My time at The Highlander gave me an unmatched experience for someone my age, and by the time I arrived at college to officially earn a degree in journalism, I had already tackled a number of challenges many of my peers wouldn’t experience until their senior internship or even after they started their careers. I began writing for the student newspaper, The Tropolitan, immediately, and found myself in a Reporting 1 class my freshman year.
In addition to the writing I did for The Trop, as it was affectionately known, I also served as a peer tutor at the university’s Writing Center. All students who tested into the remedial English classes were required to attend a writing lab one hour a week at the Writing Center, and the tutors led the labs. It was more than a little awkward when I, as an 18-year-old freshman, handed out and graded assignments from 21-year-old upperclassmen. Working at the Writing Center solidified my knowledge of the rules of grammar and gave me an even stronger foundation for writing clean copy and editing others’ work.
During my time at Troy I also developed the habit of journaling. I incorporated it as a part of my daily Bible reading and prayer time. I have never gone back to read those early attempts to process my understanding of scripture or work through crises of faith, but the practice is still part of my daily routine to this day.
My journalism career progressed from The Daily Highlander and Tropolitan to The Destin Log and The Macon Telegraph before I moved into higher education and nonprofit communications. During those years, I had largely abandoned the dream of creative writing, but in the summer of 2004 after completing an MBA, I felt the creative itch return.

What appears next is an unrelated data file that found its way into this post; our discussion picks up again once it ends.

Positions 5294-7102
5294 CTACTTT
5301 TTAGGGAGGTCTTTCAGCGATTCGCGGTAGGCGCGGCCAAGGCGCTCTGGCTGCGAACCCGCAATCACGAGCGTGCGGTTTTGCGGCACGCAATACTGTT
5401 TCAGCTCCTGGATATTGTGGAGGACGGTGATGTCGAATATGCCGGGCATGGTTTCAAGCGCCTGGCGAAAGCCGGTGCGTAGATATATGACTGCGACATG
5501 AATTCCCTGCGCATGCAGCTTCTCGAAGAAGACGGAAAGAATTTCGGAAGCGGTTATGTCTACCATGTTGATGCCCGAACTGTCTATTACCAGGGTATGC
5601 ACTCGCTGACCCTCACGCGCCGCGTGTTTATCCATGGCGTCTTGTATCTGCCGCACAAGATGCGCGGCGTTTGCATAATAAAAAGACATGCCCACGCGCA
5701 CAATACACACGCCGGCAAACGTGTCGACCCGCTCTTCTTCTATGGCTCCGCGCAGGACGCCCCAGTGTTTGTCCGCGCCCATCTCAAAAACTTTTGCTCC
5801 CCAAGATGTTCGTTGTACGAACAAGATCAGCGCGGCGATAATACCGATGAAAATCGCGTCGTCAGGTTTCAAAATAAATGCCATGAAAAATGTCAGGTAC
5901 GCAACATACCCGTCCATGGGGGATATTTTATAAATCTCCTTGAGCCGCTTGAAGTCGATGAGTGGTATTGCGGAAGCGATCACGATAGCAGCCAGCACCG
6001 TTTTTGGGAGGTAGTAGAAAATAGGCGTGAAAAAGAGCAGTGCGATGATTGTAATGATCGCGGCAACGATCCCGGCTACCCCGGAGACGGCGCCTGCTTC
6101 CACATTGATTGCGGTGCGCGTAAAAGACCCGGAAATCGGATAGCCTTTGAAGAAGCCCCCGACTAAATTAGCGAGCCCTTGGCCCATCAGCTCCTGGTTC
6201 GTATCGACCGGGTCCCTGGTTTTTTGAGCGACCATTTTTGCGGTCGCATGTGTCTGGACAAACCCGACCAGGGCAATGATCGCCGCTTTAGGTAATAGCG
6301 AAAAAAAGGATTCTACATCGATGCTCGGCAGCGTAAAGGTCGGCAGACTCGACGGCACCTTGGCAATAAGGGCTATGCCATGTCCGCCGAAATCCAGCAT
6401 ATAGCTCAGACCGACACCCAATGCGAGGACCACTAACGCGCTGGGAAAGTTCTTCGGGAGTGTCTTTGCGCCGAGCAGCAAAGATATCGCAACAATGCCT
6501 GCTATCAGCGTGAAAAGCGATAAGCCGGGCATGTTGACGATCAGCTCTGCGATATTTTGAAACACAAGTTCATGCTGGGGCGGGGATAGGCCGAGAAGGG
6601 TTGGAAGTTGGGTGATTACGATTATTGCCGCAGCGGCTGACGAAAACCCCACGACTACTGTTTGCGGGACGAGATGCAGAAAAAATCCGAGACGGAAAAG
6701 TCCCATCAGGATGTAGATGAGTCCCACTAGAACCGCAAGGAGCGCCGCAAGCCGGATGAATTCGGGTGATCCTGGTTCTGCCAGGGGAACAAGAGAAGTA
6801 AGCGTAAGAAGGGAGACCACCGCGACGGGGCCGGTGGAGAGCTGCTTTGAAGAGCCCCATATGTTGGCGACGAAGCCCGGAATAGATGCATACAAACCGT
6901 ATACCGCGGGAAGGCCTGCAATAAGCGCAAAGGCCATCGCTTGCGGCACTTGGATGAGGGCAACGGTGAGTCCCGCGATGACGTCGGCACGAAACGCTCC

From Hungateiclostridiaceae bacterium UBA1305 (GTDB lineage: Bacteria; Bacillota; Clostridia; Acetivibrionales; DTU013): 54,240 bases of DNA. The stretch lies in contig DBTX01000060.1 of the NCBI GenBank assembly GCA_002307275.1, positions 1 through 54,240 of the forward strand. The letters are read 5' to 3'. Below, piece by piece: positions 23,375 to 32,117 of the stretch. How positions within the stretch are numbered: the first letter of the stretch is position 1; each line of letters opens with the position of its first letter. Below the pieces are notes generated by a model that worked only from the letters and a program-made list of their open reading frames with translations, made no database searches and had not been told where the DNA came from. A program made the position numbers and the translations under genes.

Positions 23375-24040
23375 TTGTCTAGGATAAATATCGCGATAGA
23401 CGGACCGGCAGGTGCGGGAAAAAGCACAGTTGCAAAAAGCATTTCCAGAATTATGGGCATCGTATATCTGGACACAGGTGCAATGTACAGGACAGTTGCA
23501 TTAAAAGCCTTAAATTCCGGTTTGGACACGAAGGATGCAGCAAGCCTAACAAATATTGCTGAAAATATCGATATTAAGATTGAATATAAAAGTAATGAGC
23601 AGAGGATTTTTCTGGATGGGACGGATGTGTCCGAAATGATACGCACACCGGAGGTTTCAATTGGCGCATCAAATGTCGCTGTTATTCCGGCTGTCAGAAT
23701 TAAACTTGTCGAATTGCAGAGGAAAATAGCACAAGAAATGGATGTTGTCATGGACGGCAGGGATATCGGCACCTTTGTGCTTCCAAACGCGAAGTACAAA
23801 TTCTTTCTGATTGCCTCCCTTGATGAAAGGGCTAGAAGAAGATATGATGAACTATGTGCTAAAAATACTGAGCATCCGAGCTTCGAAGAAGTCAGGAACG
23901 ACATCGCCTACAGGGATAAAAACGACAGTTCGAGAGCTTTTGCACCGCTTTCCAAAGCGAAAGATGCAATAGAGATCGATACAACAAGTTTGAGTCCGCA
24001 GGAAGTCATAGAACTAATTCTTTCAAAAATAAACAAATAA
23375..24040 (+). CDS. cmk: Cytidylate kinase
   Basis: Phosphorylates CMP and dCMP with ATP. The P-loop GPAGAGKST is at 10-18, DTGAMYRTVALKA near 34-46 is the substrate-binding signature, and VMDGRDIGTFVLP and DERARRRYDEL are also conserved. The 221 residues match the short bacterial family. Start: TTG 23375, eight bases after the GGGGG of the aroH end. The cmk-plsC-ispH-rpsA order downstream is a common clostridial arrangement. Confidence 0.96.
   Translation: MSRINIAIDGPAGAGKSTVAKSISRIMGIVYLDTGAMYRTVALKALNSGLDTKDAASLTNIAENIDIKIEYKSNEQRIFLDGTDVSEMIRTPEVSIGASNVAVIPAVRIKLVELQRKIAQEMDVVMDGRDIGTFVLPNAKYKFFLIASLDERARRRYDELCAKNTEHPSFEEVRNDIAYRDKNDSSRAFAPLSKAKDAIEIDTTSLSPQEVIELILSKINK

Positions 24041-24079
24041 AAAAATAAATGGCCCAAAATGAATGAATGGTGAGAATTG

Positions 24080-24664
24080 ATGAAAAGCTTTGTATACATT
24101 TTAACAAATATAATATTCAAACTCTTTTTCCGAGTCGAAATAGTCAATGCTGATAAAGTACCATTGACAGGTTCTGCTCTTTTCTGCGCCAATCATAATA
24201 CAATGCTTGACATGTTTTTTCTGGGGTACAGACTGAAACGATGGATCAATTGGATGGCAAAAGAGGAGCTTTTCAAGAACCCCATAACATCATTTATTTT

I had been ignoring the whole reason I had chosen newspapers and communications as a career in the first place. So during our vacation that summer at Santa Rosa Beach, I spent an hour or so each day working on a novel. I wrote the first five chapters of my work, tentatively titled “Leaving Macon,” and reconnected with my love of writing.
I finished the first draft in 2009, and at more than 140,000 words was too intimidated to do the work necessary to edit it down to the more appropriate 100,000 words or less most first-time authors get when they publish. I was also reading about the publishing industry trying to implement the advice of launching my own platform. The conventional wisdom of the publishing industry was that you would be more desirable to agents and publishers if you had a built-in following who would buy your books.
So in March of 2011 I launched this web log, or blog as it is more commonly known. I called it “New South Essays” and tried to brand myself as a commentator on life in the modern South. Because I felt that my novel was a work of contemporary Southern fiction, I thought this would give me access to the readers who might be susceptible to buying my book when the time came.
For three years I published a New South Essay each week. In August 2012 when I went to work for Georgia Tech, learning to communicate in a technical field and managing a large staff sapped all of my energy for writing. Plus, the demands of a growing family caused me to lose touch with my zeal for expression again. I put the blog on hiatus in the fall of 2014, and once again strayed from my love of writing.